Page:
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Treasury Yields and Stock Market Performance - October 10, 2018

The yield on the 10-year Treasury bond is approaching 3.25% (MarketWatch), the highest since May 2011 (St. Louis Federal Reserve).

The recent spike in Treasury yields has created modest volatility in the major market averages, though the Dow Jones Industrial Avg1 remains near its peak.

How do rising and falling Treasury yields impact stocks? A recent study that reviews monthly changes in the 10-year yield and the S&P 500 Index2 from April 1953–June 2013 sheds some light.

Monthly S&P 500 performance in rising and declining yield environments

No. of months Avg monthly S&P 500 return
10-Year Yield Down 347 1.38%
10-Year Yield up 358 0.63%
All 722 0.94%

Source: S&P Dow Jones Indices: Much Ado About Interest Rates. Data through June 2013. Charts are provided for illustrative purposes. Past performance is no guarantee of future results.

  • Historically, rising yields have hindered performance.

  • The study also revealed that sharp increases in yields were most negative for stocks. Moderate increases in yields didn’t detract from performance.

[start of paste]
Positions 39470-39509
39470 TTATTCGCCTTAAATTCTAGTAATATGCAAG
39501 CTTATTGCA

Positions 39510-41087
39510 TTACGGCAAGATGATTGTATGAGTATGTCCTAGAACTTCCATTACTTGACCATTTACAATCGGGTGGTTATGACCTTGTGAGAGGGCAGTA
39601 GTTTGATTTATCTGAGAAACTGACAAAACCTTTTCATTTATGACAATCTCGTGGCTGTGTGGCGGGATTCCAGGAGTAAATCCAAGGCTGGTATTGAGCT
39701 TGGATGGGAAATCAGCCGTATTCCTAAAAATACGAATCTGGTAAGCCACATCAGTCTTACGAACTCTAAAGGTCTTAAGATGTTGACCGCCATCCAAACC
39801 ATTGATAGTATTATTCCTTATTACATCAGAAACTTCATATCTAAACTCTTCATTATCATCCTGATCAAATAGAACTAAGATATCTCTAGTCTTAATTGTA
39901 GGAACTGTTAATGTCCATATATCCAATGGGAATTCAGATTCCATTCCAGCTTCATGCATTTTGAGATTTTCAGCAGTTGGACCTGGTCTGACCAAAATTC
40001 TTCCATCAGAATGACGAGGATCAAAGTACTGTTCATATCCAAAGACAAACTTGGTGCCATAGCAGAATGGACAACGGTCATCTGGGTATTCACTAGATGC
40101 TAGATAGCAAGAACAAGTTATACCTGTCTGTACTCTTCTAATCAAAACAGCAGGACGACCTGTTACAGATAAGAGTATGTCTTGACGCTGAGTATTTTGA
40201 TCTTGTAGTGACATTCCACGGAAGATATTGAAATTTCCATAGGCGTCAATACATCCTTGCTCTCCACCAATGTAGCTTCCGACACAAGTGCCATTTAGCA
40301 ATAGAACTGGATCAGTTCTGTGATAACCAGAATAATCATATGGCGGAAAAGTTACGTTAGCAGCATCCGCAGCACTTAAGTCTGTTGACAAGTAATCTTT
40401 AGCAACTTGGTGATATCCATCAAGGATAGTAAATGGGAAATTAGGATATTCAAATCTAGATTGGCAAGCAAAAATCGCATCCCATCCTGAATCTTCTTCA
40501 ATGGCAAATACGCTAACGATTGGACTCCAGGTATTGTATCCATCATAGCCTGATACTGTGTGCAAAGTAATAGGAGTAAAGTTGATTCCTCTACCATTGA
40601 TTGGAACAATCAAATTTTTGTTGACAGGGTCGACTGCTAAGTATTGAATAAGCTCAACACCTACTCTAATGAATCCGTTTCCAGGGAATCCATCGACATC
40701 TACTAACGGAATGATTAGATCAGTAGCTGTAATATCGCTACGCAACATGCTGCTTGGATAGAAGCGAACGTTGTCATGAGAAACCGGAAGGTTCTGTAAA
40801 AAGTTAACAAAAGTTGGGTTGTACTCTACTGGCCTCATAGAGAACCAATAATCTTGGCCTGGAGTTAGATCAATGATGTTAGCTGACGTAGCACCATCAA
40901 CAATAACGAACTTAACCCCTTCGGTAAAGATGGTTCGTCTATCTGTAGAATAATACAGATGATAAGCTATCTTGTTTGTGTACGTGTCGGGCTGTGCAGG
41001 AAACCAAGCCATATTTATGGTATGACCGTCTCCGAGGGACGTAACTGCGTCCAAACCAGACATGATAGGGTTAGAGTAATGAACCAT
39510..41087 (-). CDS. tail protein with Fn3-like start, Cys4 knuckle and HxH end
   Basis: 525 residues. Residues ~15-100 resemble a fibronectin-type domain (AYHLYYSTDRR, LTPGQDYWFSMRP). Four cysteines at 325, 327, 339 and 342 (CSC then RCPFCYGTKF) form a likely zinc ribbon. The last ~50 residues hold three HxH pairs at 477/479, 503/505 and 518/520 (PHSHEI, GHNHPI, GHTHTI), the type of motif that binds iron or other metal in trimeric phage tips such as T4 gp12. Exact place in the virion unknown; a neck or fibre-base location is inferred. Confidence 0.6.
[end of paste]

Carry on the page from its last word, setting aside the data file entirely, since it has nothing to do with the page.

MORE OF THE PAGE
Breaking S&P 500 performance into two periods

Apr 1953-Dec 1997 Jan 1998-Jun 2013 All periods
10-Year Yield Down 2.15% -0.38% 1.38%
10-Year Yield Up 0.30% 1.81% 0.63%

Source: S&P Dow Jones Indices: Much Ado About Interest Rates. Data through June 2013. Charts are provided for illustrative purposes. Past performance is no guarantee of future results.

  • More recently, falling yields have been associated with uncertainty and economic weakness, pressuring shares.

Investor’s Corner

The data argue against market timing, suggest higher yields are not necessarily bad for stocks, but do not draw definitive conclusions. Much may depend on the underlying factors that drive yields higher, and how quickly yields might rise.

 

@LWMLLC